During an update of our courses at the Amsterdam University of Applied Sciences, I was told that we would no longer be teaching about planning poker in Scrum projects. Apparently, measuring velocity was no longer part of the orthodoxy. I found this puzzling, as I had taken the rituals of estimating and measuring velocity to be part of the core processes of Scrum. Had I misunderstood the framework, or were there other forces at play?Read More
No matter how engaging an experience is, or how much effort you put in designing cool rules and goals: If someone feels forced to engage in an activity, they will find it utterly boring. In this fourth and final part, we are addressing the last aspect of what makes a game fun: Voluntary participation. How does this notion apply to Scrum?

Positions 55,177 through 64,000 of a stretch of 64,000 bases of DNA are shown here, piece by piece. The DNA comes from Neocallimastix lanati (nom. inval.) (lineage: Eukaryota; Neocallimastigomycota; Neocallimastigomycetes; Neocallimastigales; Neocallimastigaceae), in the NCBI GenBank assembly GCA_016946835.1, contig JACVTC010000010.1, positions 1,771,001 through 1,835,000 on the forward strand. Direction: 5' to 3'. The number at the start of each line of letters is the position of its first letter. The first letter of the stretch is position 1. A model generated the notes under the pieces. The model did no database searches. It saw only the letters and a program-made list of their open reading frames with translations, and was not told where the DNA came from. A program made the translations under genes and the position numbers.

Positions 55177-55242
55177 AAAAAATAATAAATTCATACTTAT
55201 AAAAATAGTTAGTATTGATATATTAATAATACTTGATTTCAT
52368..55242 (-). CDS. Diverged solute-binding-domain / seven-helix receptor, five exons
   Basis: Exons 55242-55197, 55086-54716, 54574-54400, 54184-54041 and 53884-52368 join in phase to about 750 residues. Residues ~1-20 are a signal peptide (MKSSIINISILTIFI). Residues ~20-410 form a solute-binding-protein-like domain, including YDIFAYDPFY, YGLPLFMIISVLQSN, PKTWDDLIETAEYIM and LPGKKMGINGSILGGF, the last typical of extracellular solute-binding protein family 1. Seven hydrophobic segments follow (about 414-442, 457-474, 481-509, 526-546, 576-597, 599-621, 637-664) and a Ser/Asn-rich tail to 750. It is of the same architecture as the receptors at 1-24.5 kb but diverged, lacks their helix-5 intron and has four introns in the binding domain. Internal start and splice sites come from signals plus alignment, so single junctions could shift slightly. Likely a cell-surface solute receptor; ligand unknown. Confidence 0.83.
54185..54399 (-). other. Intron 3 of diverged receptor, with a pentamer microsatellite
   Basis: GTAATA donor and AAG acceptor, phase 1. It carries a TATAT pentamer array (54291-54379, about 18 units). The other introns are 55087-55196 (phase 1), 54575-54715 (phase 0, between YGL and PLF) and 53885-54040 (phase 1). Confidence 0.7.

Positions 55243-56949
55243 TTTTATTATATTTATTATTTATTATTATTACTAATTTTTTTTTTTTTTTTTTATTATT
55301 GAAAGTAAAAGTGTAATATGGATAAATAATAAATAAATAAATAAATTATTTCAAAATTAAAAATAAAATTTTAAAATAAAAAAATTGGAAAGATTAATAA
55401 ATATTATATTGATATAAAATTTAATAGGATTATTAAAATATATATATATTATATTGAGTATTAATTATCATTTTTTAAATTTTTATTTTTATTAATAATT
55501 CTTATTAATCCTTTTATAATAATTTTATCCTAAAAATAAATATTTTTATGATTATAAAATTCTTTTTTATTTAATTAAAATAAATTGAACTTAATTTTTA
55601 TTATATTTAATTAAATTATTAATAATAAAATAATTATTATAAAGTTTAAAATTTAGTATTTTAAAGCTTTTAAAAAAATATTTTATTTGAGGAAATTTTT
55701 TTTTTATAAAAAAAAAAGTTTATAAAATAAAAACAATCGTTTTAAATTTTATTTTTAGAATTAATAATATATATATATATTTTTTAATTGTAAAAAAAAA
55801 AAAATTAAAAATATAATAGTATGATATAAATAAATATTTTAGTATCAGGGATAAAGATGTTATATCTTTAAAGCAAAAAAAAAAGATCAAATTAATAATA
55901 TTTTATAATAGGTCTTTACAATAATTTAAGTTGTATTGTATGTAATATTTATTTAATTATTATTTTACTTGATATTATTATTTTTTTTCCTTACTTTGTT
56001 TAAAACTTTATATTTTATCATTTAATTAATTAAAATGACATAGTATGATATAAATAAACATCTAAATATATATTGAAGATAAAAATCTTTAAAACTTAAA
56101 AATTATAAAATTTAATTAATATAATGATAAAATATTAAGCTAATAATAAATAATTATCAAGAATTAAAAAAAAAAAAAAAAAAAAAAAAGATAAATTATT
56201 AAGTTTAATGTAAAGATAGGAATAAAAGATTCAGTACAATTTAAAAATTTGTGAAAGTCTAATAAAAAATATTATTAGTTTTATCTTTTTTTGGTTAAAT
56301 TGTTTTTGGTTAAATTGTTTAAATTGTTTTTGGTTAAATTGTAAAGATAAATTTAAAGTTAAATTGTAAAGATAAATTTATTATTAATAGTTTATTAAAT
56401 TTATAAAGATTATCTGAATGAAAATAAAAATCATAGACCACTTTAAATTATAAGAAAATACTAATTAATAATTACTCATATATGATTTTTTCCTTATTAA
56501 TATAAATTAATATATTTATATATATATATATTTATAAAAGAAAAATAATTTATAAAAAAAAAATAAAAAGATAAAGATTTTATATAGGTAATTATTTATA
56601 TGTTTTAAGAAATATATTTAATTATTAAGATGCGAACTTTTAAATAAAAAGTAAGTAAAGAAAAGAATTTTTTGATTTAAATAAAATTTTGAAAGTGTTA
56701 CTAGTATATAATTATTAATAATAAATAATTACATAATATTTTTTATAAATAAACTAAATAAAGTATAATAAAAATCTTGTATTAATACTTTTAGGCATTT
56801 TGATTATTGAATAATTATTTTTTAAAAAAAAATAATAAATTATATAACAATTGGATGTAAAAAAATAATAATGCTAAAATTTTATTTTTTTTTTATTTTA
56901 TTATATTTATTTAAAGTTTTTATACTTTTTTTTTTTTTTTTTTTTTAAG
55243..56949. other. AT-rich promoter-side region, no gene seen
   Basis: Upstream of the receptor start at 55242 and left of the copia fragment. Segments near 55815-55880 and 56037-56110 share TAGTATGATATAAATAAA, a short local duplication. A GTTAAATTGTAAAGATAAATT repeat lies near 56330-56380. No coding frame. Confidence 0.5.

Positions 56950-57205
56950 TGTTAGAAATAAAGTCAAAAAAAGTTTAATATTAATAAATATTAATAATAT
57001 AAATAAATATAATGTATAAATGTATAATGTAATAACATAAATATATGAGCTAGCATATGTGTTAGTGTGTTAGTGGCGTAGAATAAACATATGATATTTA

Feedback is a decisive aspect of human interactions. Be it in education, games, management, design or in interpersonal relationships, the way we communicate to people if they have met our expectations can have a strong impact on their future behaviours. Well-designed feedback loops are thus crucial for crafted experiences, and one of the main reasons behind the success of Scrum as a method.
In the past few years I had the opportunity to explore various uses and dimensions of Scrum. On projects working with Scrum and the Agile philosophy, I always felt more energized, accomplished and enthusiastic. The atmosphere in my team was better, we were more productive, engaged, and overall we experienced much less stress. To put it simply: Working on projects with Scrum was fun. I started to ask myself why it was so much better to run a project with Scrum than without.